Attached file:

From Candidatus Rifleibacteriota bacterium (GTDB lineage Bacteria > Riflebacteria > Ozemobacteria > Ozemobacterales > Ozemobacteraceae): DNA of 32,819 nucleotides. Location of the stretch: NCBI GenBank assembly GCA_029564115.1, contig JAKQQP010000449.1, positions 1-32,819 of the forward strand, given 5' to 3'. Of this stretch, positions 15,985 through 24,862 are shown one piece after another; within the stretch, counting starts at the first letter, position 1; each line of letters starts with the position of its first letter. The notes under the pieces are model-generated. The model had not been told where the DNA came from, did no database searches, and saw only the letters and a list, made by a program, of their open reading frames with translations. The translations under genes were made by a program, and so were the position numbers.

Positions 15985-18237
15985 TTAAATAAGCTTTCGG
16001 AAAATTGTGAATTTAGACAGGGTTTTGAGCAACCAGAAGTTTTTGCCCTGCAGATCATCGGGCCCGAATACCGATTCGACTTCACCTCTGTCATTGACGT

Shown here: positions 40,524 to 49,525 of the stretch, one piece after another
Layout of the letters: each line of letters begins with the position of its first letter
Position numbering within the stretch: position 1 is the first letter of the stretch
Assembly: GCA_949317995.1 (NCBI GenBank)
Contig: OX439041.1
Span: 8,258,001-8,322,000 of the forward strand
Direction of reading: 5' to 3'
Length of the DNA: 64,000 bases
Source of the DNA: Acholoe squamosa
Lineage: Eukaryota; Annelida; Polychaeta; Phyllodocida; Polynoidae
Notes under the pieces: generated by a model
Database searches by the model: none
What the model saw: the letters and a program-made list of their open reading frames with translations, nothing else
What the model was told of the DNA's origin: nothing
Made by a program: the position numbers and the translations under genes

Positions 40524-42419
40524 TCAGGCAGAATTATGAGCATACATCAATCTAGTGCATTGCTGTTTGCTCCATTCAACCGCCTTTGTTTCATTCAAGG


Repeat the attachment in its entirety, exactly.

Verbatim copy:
From Candidatus Rifleibacteriota bacterium (GTDB lineage Bacteria > Riflebacteria > Ozemobacteria > Ozemobacterales > Ozemobacteraceae): DNA of 32,819 nucleotides. Location of the stretch: NCBI GenBank assembly GCA_029564115.1, contig JAKQQP010000449.1, positions 1-32,819 of the forward strand, given 5' to 3'. Of this stretch, positions 15,985 through 24,862 are shown one piece after another; within the stretch, counting starts at the first letter, position 1; each line of letters starts with the position of its first letter. The notes under the pieces are model-generated. The model had not been told where the DNA came from, did no database searches, and saw only the letters and a list, made by a program, of their open reading frames with translations. The translations under genes were made by a program, and so were the position numbers.

Positions 15985-18237
15985 TTAAATAAGCTTTCGG
16001 AAAATTGTGAATTTAGACAGGGTTTTGAGCAACCAGAAGTTTTTGCCCTGCAGATCATCGGGCCCGAATACCGATTCGACTTCACCTCTGTCATTGACGT

Shown here: positions 40,524 to 49,525 of the stretch, one piece after another
Layout of the letters: each line of letters begins with the position of its first letter
Position numbering within the stretch: position 1 is the first letter of the stretch
Assembly: GCA_949317995.1 (NCBI GenBank)
Contig: OX439041.1
Span: 8,258,001-8,322,000 of the forward strand
Direction of reading: 5' to 3'
Length of the DNA: 64,000 bases
Source of the DNA: Acholoe squamosa
Lineage: Eukaryota; Annelida; Polychaeta; Phyllodocida; Polynoidae
Notes under the pieces: generated by a model
Database searches by the model: none
What the model saw: the letters and a program-made list of their open reading frames with translations, nothing else
What the model was told of the DNA's origin: nothing
Made by a program: the position numbers and the translations under genes

Positions 40524-42419
40524 TCAGGCAGAATTATGAGCATACATCAATCTAGTGCATTGCTGTTTGCTCCATTCAACCGCCTTTGTTTCATTCAAGG